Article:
Janet Helm
December 13, 2011

Have you been working on becoming a more mindful eater?  Nearly 90% of our Cooking Light community said they were trying to be more mindful (6% wasn’t sure what that even meant).  So what does mindful eating really mean? 

We asked our readers to tell us the changes they were making to be more mindful.  Here’s what they said:

• Enjoying all foods in moderation, not labeling them as “good” or “bad”
• Recognizing other reasons I eat besides hunger, such as stress or boredom
• Slowing down when I eat, savoring every bite
• Eating without any distractions
• Only eating foods that I really love

    I also talked to some of the country’s leading experts on mindful eating for the 12 Healthy Habits book and here’s a sneak peek at some of their advice:

    Michelle May, MD, Author, Eat What You Love, Love What You Eat
    Founder of AmIHungry.com

    “Dieting is like weeding your garden with nail clippers; it’s a difficult, endless, futile chore that will never get to the root of the problem. Until you know the real answers to why you’re eating when you’re not hungry or why you continue the eat-repent-repeat cycle, you're doomed to repeat those behaviors again and again. Mindful eating allows you to put away your nail clippers so you can get to the root of your issues and cultivate the habits you really want.”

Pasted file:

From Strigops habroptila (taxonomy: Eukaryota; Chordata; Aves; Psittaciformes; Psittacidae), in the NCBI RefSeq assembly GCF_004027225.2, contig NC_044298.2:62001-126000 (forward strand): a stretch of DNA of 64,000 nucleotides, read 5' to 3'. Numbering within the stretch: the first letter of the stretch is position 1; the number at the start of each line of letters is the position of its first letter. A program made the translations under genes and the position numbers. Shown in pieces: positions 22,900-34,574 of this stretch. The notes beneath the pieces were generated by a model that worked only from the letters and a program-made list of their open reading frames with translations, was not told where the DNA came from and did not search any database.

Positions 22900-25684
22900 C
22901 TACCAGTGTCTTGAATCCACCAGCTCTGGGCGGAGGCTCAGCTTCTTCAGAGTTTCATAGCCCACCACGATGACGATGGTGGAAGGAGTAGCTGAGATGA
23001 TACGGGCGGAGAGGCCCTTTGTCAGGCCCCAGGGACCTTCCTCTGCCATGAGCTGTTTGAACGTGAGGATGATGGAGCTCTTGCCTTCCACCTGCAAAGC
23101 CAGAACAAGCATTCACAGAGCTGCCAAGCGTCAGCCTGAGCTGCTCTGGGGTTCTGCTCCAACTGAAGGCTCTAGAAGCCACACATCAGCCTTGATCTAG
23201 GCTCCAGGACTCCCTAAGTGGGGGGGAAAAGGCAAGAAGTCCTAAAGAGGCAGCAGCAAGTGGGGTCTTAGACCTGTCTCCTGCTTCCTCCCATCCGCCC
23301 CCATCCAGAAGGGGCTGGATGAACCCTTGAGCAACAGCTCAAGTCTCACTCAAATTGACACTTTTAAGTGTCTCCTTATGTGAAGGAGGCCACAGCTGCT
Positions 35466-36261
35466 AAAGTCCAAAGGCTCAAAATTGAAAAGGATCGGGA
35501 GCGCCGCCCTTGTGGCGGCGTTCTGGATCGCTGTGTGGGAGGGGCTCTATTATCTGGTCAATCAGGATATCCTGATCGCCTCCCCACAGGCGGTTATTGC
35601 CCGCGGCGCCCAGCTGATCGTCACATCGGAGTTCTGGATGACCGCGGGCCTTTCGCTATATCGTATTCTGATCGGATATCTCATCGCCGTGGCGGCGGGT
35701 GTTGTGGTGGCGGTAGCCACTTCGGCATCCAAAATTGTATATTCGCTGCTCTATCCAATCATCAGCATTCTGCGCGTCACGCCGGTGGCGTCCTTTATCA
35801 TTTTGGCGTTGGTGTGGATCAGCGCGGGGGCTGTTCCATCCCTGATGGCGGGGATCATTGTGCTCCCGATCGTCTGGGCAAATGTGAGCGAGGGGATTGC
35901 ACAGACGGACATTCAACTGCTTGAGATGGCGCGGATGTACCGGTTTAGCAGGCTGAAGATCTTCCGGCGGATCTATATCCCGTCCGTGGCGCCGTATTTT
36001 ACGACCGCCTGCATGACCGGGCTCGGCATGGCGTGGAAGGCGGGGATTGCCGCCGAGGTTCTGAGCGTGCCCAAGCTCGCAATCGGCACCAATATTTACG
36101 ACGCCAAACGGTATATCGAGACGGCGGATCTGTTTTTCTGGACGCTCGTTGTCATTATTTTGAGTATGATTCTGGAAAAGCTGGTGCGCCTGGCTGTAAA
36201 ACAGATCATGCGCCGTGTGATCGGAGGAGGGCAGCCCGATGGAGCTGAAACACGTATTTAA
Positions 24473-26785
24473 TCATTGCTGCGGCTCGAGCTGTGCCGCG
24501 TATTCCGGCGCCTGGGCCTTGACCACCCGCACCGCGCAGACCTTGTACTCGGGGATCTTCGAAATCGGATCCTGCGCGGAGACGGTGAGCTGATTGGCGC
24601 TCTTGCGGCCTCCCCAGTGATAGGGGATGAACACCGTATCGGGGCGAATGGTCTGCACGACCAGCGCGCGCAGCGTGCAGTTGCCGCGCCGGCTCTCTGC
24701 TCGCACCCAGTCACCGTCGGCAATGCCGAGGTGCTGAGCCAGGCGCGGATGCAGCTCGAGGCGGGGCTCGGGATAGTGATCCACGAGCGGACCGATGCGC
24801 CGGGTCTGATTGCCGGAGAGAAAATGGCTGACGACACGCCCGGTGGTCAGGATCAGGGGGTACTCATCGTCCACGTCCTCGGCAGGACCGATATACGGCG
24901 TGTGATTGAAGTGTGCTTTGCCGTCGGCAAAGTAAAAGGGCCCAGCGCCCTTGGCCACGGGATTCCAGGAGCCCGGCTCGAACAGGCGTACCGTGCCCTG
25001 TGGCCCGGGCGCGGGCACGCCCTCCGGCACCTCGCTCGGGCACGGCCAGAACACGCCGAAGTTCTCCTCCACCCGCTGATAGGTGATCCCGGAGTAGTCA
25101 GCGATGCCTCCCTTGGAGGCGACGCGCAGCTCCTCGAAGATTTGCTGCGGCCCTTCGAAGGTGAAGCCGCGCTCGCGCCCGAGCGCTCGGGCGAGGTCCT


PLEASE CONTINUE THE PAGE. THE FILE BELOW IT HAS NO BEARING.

Linda Bacon, PhD, Author, Health At Every Size: The Surprising Truth About Your Weight

    “Mindful eating means your body is in charge.  You make choices that help you feel good, eating what you want, when you want. You don’t fight or resist your environment. Instead, you have natural brakes in place to make sure that you don’t eat out of control. Sure, you see delicious food around you, but if you’re not hungry, you’re not as tempted by it. And you don’t feel deprived by not eating it.”

    Evelyn Tribole, MS, RD,  Nutrition Therapist, Co-Author, Intuitive Eating

    “Being a mindful, or an intuitive eater, means giving yourself unconditional permission to eat.  It means chasing away those thoughts that you can’t have certain foods or you’re “bad” when you do.  Knowing that you can eat what you want with attunement will help you avoid feelings of deprivation, which often leads to uncontrollable cravings and “Last Supper” overeating, then overwhelming guilt.”

    Marsha Hudnall, MS, RD, Blogger, A Weight Lifted

    "If you give up the idea that certain foods are forbidden, you may find that you don't want them as much as you thought you did. You may also discover that you’re satisfied with smaller amounts when you do eat them.”

    Martha Beck, PhD, Life Coach, Author, The Four-Day Win: End Your Diet War and Achieve Thinner Peace

    “When you do fall into unconscious eating, it’s absolutely crucial that you forgive yourself.  Because we tend to remember what we did wrong, it helps to replay it in your mind with a different outcome. It’s a way of rehearsing that behavior so it replicates more easily.  Instead of going ‘Ohhh I did this wrong thing.’ Imagine it again only this time imagine yourself doing what you would prefer to do…getting a few wonderful bites, enjoying them, savoring them and feeling full.” 

    Tell us the ways you’re becoming a more mindful eater?  What changes have you been working on, and what successes have you had?





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